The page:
According to court documents, the wife of the former US Virgin Islands governor is implicated in Epstein’s crimes

JPMorgan Chase, the country’s largest bank, claimed in a new court records On Thursday, the wife of the former U.S. Virgin Islands governor and other territory officials helped Jeffrey Epstein circumvent sex offender laws and helped him source his alleged victims.

The bank’s new application to a US district court is part of an ongoing process civil action The Virgin Islands filed a lawsuit last year alleging the company profited financially from Epstein’s alleged sex trafficking in the Virgin Islands, where he owned a small island, and failed to report his suspicious financial activities.

JPMorgan Chase, which denies any liability for Epstein’s alleged machinations, hit back at US territory this week, saying in its filing that Cecile de Jongh, wife of former Governor John de Jongh, facilitates a “quid pro quo” relationship between Epstein and JPMorgan Chase She was First Lady from 2007 to 2015 and was one of the most powerful figures on the island.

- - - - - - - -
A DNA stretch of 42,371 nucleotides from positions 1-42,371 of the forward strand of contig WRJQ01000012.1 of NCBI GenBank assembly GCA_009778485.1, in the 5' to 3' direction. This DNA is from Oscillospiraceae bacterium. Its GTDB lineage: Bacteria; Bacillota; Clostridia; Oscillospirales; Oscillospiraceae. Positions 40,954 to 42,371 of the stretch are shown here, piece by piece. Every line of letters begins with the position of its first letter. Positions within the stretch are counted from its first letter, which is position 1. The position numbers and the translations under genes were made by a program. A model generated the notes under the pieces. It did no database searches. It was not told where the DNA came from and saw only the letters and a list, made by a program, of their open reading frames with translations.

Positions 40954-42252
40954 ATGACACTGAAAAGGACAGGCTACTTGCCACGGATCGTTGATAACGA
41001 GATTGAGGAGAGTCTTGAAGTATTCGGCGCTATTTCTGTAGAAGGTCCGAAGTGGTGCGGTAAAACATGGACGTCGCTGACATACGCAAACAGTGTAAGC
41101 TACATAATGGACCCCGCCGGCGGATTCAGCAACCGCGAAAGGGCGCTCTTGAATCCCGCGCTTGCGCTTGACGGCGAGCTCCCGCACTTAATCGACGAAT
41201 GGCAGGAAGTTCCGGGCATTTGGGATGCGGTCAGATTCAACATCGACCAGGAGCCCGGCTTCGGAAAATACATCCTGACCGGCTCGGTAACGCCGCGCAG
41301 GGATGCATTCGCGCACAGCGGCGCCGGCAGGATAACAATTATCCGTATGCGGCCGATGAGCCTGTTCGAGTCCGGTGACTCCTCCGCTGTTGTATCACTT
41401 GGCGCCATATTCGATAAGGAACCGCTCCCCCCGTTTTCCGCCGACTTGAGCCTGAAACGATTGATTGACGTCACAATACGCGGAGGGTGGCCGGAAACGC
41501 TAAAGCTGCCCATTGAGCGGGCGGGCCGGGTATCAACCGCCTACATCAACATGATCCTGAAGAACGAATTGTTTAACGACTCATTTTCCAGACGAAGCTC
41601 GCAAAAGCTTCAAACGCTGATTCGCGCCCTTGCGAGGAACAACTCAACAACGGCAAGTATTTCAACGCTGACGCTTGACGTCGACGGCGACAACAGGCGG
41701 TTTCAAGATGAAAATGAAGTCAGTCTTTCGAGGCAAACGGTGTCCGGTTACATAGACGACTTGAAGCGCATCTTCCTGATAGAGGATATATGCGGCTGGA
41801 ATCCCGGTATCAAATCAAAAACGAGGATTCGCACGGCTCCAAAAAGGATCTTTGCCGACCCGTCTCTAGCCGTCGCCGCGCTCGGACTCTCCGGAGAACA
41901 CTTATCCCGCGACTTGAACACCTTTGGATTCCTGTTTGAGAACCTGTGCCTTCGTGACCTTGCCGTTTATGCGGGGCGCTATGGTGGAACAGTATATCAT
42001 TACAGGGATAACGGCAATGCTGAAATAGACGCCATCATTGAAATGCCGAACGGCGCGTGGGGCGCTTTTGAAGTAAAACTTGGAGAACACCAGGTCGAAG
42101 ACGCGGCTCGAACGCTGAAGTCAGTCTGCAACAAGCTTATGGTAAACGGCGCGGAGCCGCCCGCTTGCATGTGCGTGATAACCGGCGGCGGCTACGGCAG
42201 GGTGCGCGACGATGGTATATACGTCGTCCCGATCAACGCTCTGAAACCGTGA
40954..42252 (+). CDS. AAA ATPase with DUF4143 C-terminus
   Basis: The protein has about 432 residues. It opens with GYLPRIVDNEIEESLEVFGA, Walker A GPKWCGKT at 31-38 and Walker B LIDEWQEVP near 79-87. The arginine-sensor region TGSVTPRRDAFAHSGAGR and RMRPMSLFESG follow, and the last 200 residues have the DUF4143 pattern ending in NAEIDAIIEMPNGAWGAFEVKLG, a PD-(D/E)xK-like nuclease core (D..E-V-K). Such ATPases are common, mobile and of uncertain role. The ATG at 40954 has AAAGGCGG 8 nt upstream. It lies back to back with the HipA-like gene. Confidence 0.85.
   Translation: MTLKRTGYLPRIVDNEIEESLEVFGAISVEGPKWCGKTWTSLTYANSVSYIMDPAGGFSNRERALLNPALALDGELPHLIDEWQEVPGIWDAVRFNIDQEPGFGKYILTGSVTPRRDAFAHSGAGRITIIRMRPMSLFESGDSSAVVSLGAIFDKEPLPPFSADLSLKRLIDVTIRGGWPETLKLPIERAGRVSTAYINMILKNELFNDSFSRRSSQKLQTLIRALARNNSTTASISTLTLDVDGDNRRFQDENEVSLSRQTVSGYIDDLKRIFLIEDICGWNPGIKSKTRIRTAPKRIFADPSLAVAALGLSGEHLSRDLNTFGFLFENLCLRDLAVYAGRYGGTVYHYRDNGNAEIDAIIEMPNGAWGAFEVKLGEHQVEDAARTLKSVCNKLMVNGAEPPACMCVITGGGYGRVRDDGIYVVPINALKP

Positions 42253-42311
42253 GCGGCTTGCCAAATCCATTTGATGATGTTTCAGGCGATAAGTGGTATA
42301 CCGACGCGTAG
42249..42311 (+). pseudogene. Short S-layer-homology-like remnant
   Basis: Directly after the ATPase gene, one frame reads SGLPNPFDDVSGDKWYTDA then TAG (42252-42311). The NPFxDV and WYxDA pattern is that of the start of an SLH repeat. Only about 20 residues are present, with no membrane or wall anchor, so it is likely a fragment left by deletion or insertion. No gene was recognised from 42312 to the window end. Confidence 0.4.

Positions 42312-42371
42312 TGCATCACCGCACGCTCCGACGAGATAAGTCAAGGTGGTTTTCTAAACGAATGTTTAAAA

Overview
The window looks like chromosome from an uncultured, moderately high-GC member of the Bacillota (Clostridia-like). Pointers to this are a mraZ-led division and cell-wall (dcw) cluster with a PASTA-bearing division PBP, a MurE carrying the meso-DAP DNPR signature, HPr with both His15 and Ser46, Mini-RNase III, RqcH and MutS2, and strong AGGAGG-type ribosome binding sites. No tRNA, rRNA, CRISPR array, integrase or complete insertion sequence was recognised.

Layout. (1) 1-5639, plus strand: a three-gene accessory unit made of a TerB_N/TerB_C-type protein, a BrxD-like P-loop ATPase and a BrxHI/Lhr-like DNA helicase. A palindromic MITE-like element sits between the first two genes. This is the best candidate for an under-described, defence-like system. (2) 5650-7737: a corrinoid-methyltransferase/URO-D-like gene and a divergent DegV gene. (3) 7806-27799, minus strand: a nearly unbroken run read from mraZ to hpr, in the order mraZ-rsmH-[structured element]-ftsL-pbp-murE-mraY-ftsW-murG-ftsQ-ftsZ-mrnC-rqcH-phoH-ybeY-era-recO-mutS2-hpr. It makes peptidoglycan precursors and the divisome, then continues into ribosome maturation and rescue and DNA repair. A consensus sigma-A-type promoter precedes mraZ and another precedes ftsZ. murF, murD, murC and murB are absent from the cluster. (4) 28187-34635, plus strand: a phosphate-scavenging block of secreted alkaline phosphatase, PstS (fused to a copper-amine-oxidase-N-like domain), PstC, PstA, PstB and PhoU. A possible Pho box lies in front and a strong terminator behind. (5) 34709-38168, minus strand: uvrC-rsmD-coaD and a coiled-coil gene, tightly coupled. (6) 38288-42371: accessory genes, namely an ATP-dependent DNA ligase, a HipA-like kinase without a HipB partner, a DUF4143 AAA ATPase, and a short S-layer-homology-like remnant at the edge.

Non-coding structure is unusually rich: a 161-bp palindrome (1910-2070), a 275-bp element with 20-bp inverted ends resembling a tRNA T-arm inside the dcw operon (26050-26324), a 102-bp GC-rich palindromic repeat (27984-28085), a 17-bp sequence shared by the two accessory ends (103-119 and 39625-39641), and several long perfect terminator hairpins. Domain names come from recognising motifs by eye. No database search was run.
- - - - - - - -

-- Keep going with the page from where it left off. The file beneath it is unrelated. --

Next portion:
“Epstein’s primary agent for spreading money and influence throughout the USVI government was First Lady de Jongh,” Thursday’s filing said. She said she “raised donations from Epstein to support her husband and his associates.” He also paid her $200,000 in 2007 alone for managerial duties at his companies and paid for her and the governor’s children’s school fees, like the bank claimed in her file.

In return, lawyers for JPMorgan Chase say de Jongh used her influence with senior officials to help Epstein — who was convicted of procuring a child into prostitution in 2008 — obtain student visas for three women involved in his alleged sex trafficking ring involved for their enrollment at a local university, finding them employment and coordinating their travel to the area.

“In summary, in return for Epstein’s money and gifts, USVI made his life easier,” the filing reads. “The government has eased all the burdens stemming from his sex offender status. And it made sure nobody asked too many questions about his transportation and housing young girls on his island.”

Epstein was arrested in 2019 for child sex trafficking but died by suicide in his Manhattan jail cell before his trial.

A spokesman for the Attorney General of the Virgin Islands called JPMorgan Chase’s new filing is “an apparent attempt to shift blame.”

De Jongh has not returned Media Inquiries about the allegations against her.

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